<p>In addition, at least 5 alumni of the College have won the Nobel Prize in Economics.</p>

<p>Alexandre not true. I talked to my brother about this when I was looking at schools and he said in his world Chicago isn't on the radar in the way that schools like Dartmouth and Duke are.</p>

<p>My UofC son is in Greece right now and over the break a large number of kids were flown to NY for interviews. That strikes me as being on the radar.</p>

<p>FWIW, #11 includes MBA grads, not undergrad only.
In fact, might be interesting to parse that.</p>

<p>

Alexandre, I think it is you who is misinformed here. Chicago students are just as pre-professional as students from Penn/Duke/Dartmouth but they are recruited extremely weakly by the banks in comparison to their peers because of a lack of a strong alumni base in finance, tough undergrad curriculum that leads to a lower GPA and the stereotype that Chicago students are antisocial and not fun to be around.</p>

<p>Duke and Dartmouth absolutely crush Chicago with regards to placement onto Wall Street. Michigan and Northwestern are far better too IMO.</p>

<p>

None of these individuals are particularly impressive besides Alper and it's not like he's the head of a division at GS or anything from what I know. Nuveen Investments? Morningstar? Incapital? It doesn't reflect well on Chicago that these are its top undergrad alumni in the business world when it's supposed to be a top 10 university.</p>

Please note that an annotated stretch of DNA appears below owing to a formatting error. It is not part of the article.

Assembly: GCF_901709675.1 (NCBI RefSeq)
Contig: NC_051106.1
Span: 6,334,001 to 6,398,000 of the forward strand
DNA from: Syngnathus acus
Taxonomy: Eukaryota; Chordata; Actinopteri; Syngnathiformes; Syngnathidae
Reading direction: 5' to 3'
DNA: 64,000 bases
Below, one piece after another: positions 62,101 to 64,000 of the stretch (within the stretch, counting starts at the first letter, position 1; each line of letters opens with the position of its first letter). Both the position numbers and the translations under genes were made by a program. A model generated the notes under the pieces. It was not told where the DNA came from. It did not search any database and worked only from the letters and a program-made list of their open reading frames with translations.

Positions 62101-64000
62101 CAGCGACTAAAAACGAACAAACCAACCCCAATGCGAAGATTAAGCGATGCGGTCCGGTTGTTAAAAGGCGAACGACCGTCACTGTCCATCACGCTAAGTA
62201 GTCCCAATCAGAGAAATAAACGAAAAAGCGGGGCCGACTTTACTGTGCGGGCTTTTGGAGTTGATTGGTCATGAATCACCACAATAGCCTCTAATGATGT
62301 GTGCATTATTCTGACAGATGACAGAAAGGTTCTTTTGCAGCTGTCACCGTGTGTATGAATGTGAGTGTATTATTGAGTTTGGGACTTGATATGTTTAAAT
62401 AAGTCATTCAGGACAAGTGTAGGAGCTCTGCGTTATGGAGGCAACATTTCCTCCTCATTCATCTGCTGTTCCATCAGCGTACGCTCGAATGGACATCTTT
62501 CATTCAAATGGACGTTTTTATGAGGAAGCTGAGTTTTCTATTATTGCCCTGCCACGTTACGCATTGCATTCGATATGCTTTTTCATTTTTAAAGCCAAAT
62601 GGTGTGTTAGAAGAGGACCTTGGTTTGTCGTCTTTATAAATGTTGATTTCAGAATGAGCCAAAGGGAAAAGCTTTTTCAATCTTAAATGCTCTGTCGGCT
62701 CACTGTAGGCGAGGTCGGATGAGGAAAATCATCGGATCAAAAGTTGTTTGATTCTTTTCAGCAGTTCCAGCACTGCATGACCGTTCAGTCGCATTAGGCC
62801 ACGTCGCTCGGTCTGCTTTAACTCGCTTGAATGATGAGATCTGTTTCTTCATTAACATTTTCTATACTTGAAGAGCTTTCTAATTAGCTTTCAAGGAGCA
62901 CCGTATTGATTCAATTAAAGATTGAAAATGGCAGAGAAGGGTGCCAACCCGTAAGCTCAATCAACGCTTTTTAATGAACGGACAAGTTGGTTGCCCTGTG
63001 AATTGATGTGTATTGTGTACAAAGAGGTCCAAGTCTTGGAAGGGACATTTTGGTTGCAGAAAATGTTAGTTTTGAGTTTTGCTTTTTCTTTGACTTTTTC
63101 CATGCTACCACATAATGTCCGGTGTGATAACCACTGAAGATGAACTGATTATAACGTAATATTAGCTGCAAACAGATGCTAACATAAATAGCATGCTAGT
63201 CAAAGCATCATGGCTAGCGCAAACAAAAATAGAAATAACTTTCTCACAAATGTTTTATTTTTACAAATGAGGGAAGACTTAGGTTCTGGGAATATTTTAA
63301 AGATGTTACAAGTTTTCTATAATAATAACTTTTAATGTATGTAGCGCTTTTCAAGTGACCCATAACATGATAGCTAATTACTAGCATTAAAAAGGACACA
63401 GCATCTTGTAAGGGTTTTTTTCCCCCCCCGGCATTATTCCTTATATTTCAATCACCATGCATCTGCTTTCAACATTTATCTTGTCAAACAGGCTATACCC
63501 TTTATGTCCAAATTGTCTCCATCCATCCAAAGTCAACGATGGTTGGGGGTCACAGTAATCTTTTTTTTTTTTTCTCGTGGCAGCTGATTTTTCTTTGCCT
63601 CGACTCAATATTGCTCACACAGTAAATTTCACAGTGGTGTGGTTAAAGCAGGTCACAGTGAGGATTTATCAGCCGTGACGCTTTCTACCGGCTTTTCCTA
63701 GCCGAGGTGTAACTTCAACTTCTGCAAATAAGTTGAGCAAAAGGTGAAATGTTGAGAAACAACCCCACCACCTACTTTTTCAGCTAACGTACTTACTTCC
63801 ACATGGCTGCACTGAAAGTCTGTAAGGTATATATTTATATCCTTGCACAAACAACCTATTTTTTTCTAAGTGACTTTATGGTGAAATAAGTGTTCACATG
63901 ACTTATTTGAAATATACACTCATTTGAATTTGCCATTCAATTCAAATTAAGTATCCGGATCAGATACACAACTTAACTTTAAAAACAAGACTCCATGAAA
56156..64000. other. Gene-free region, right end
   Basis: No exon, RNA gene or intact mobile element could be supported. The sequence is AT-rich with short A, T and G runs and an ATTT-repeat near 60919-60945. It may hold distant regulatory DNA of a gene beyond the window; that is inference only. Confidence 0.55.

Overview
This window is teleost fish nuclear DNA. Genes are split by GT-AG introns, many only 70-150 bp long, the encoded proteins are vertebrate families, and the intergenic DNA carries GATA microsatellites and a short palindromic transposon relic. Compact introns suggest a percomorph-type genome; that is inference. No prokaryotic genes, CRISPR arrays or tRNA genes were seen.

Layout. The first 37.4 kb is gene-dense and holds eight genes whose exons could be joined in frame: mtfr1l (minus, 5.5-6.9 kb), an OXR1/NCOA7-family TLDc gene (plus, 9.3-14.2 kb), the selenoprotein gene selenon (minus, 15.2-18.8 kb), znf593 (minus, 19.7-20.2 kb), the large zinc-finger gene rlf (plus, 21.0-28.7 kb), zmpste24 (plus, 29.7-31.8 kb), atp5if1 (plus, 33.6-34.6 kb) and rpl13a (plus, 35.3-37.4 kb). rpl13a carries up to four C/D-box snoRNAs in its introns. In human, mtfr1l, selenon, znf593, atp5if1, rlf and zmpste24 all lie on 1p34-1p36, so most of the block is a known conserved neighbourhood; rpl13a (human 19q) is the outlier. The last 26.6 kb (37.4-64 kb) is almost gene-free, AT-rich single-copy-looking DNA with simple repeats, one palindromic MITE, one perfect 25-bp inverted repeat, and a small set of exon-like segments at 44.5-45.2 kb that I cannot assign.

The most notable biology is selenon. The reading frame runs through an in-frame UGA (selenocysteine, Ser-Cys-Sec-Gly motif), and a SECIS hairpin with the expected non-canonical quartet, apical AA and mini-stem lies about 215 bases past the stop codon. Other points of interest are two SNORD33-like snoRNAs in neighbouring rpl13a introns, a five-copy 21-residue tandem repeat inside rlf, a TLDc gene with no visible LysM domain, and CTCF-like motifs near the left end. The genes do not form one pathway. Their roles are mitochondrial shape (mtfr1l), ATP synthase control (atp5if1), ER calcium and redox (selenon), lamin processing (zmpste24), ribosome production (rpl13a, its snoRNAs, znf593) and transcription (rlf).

<p>Look at the business leaders that did their undergrads at Harvard, Yale, Princeton, Stanford, MIT, Penn, Duke and Columbia. Chicago is not even on the same level with any of these schools with regards to prominent undergrad alumni besides Caltech, which is an exception for an obvious reason.</p>

<p>les blue devil, no more kool aid for you!</p>

<p>There is much more to recruiting than department ranks. The truth is -finance firms don't care about the strength of an econ department. Its about old school reputation and connections and Duke trumps Chicago in this area by a wide margin. </p>

<p>Here are a couple data points.</p>

<p>2007</a> list of BB Summer Associate class by colleges | WallStreetOasis.com</p>

<p>Private Equity Firms & Universities: What’s the Relationship? | BankersBall. Where Investment Bankers Come to Party. Investment Banking Compensation & Salary</p>

<p>UChicago...</p>

<p>
[quote]
Look at the business leaders that did their undergrads at Harvard, Yale, Princeton, Stanford, MIT, Penn, Duke and Columbia. Chicago is not even on the same level with any of these schools with regards to prominent undergrad alumni besides Caltech, which is an exception for an obvious reason.

[/quote]
</p>

<p>Chicago has more Nobel Prizes from its College than Duke has had in its history of undergraduates, graduate students, and professors. Oh, and guess how many Nobel Prize winners received their undergraduate degrees from Duke? 0. ZERO. Not even one. And you really think Duke is better than (or even comparable to) Chicago for undergraduate studies? Give me a break.</p>